I'm a pretty self-centered person.  I went to a meeting tonight at church where we spoke about keeping our focus on God.  I've never worn a WWJD bracelet personally, but I do believe in that sentiment.  It's about having that Christ spirit in my head and my heart.  I fail at doing that.  A lot.

Right now, it's all about money for me.  Since my hours were reduced at work, the majority of my thoughts during the day revolve around my income, or lack of income.  While I should have faith and courage, I have worry and fear.  No WWJD at work here.

I'm not praying.  I'm not letting go and letting God.  I'm not doing any of the things that a Christian should do.  I can't make it all about God right now.  It's all about me, me, me.

And that's Saint Marty's biggest problem at the moment.

Yup, this pretty much says it all...

July 15: A Job, a Question, a Hope on Magic 8 Ball Monday

Yes, I'm posting really late today.  I've been running, literally and figuratively, all day.  I worked from 5 a.m. to noon.  I mailed a packet of poems to a contest and hit Walmart on the way home.  Then I went for a run in 85-degree heat.  My reward was a swimming pool and a hot tub.  After dinner, I went to a couple meetings at church.

Like I said, it was a running day, and I'm beat.

However, I do have a question for the book of Salinger:

Will I get the job I applied for at the university?

And Holden's answer is:

"Now listen," old Sally said.  "Lots of boys get more out of school than that."

I'll take that answer from Holden's date, old Sally.  I'm going to get more out of school.  That's a pretty positive response.  I have to hold on to that hope.  Something good is coming my way.

Saint Marty has to believe that.

Here's to hope...and a little luck

Sunday, July 14, 2013

July 14: Father's Birthday and Fireworks, New Cartoon

Yes, I know today is supposed to be Classic Saint Marty Sunday.  I don't have the energy to look back and find an old post I want to rerun.  Maybe I'll do it tomorrow afternoon.  It's summer time.  Even the TV networks shake things up during the warm months.

Today also happens to be my father's birthday.  We had a nice dinner, and my wife and I gave my dad a nice framed picture of my son and dad cutting our lawn together.  We had the photos, and I meant to give them to my dad on Father's Day.  I forgot.  So, this was my second chance.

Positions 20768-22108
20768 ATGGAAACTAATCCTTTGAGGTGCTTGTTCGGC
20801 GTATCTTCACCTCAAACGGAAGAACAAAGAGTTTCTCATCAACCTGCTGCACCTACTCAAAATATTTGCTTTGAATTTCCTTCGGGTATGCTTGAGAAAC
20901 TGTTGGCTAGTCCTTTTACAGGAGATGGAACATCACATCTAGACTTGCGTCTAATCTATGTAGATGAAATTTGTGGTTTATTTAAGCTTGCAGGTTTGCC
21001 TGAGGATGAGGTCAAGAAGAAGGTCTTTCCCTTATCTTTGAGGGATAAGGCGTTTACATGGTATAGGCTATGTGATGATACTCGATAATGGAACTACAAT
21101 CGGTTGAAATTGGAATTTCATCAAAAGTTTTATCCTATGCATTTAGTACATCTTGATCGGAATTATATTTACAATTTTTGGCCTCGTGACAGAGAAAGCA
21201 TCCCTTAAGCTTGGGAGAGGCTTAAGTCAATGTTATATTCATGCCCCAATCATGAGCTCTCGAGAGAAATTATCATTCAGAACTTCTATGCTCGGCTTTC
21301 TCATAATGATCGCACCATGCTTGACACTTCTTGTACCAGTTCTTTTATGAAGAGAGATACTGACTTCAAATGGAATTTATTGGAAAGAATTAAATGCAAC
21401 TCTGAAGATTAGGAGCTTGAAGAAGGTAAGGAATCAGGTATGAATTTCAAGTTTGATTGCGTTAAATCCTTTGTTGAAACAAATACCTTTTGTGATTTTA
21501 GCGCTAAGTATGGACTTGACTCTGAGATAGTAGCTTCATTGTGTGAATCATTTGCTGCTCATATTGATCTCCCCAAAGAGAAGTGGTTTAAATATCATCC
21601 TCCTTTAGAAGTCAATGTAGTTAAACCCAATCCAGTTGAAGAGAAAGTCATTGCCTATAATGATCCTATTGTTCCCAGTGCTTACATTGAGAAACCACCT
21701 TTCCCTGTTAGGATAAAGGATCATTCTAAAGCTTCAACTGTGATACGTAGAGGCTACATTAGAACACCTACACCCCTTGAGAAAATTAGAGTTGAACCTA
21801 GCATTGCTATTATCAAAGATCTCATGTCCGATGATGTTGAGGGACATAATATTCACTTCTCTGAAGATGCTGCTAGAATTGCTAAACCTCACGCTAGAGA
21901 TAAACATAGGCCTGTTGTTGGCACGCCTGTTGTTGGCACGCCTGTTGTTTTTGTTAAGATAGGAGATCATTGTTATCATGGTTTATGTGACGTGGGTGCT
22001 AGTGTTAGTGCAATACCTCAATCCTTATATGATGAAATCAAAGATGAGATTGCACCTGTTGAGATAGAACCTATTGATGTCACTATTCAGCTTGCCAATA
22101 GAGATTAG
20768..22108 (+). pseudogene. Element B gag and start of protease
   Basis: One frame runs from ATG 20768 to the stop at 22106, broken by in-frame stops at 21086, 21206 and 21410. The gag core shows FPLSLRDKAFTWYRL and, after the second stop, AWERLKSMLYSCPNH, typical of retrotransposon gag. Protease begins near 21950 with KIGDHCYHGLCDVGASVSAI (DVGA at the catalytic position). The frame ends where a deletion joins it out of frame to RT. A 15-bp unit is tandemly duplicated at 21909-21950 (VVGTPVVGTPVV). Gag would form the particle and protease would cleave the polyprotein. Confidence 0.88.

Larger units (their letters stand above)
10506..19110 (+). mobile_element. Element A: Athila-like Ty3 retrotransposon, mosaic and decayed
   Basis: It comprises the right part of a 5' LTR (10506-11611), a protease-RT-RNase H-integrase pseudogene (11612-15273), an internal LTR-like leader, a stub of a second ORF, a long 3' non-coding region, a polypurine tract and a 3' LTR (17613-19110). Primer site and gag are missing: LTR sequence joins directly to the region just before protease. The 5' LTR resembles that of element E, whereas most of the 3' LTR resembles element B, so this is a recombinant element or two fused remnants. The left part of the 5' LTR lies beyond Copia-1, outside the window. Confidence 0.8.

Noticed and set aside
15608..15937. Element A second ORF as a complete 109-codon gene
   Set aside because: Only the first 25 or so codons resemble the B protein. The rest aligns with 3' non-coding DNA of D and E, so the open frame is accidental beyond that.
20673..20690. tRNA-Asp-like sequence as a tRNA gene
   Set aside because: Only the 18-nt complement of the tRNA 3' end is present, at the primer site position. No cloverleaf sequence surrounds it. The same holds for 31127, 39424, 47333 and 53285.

Last night, my family went to the beach and watched fireworks.  It was the climax of a celebration called Pioneer Week in a neighboring city.  It's usually the best fireworks show of the summer.  There were bratwursts and corn on the cob and kettle popcorn.  It's a great home town celebration.

Unfortunately, it's all downhill now when it comes to summer.  There's really nothing else that happens in July or August.  I have a few poetry readings to attend.  I also have a nice vacation planned with my kids.

Saint Marty needs another weekend to recover from his weekend.

Confessions of Saint Marty

July 13 Make-Up: A Race and a New Cartoon

"Who won the game?" I said.

Holden is not a sports guy.  He played tennis and golf with Jane.  He doesn't really care who won the football game when he asks Stradlater the above question.  He's simply trying to find out what Stradlater is up to.

I'm not a sports guy, either.  I don't watch football.  Could care less whether the Tigers are winning or losing.  Don't ask me about the Red Wings.  I do know they didn't win the Stanley Cup this year.

This post is about the race I ran yesterday morning with my family.  I pushed my son in a stroller, and my daughter ran next to us.  My wife walked the two miles course.  It was a cool morning.  There was a nice breeze, and the sun was battling the cloud cover.  It was perfect running weather.

Well, my son took first place in his age group.  My daughter placed third in her age group.  And I took second.  My wife finished the race, and I was really proud of her for doing it.  My daughter was a little whiny during the run, but she sure liked strutting around with that medal around her neck.

I have a new cartoon for you today.  I'm still working on my new poem.  I promise it will be coming in the next couple of days.

Saint Marty has had a really busy weekend.

Confessions of Saint Marty

Friday, July 12, 2013

July 12: Race Tomorrow

Yes, this post is my fourth of the night.  I'm making up for lost time.  I don't have a lot more to say this evening.  I'm running in a race tomorrow morning early, and I'm not sure my legs are ready for it.  When I ran yesterday, they felt like they were full of concrete.  It was difficult to even lift them.

I'm hoping tomorrow morning is a little easier.  I didn't run today.  I wanted to give myself a break, maybe allow my legs to recuperate.  We'll see how things turn out.  It's going to be really hot and humid, and my daughter is going to whine through the entire race.

I'm going to finish those two miles.  I'll probably do it in a little less than 25 minutes.  I won't win any medals, but that's not why I'm doing it.  I'm doing it because it's what I do every year.  It's part of my life.

Sameness. Constancy.  Try it out sometimes.  You might like it.

Saint Marty needs to get to bed.

On your mark, get set...

July 12: Frozen, One Position, Fairy Tale Friday

"Who's ignoring it?  Nobody's ignoring it!"  Horwitz said.  He got so damn excited and all, I was afraid he was going to drive the cab right into a lamppost or something.  "They live right in the goddam ice.  It's their nature, for Chrissake.  They get frozen right in one position for the whole winter."